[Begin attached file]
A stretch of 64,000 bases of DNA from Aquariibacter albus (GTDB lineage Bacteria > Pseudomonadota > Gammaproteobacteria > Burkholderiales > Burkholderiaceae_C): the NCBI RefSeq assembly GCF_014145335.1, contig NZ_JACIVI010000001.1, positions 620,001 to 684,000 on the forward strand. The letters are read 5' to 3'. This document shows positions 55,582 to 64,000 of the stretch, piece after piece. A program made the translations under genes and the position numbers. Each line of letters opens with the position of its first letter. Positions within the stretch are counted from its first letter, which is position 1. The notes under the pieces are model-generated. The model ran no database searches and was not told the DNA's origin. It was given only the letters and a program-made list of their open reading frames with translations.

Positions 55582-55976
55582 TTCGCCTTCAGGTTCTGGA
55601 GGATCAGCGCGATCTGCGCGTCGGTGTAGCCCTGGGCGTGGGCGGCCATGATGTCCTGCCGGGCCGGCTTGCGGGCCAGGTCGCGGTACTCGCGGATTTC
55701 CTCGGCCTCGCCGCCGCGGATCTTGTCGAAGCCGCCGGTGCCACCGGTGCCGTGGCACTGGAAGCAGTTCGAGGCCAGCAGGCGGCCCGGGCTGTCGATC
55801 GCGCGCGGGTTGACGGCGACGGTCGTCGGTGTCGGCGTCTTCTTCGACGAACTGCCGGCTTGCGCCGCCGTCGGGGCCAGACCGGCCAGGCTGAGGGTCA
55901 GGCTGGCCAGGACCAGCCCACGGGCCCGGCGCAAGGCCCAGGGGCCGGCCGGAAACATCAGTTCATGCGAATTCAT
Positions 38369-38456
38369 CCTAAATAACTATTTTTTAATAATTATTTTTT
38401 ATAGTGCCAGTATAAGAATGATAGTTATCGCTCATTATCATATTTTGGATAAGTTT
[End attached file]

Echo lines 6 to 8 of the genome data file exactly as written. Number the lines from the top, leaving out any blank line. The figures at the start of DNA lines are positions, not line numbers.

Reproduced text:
55801 GCGCGCGGGTTGACGGCGACGGTCGTCGGTGTCGGCGTCTTCTTCGACGAACTGCCGGCTTGCGCCGCCGTCGGGGCCAGACCGGCCAGGCTGAGGGTCA
55901 GGCTGGCCAGGACCAGCCCACGGGCCCGGCGCAAGGCCCAGGGGCCGGCCGGAAACATCAGTTCATGCGAATTCAT
Positions 38369-38456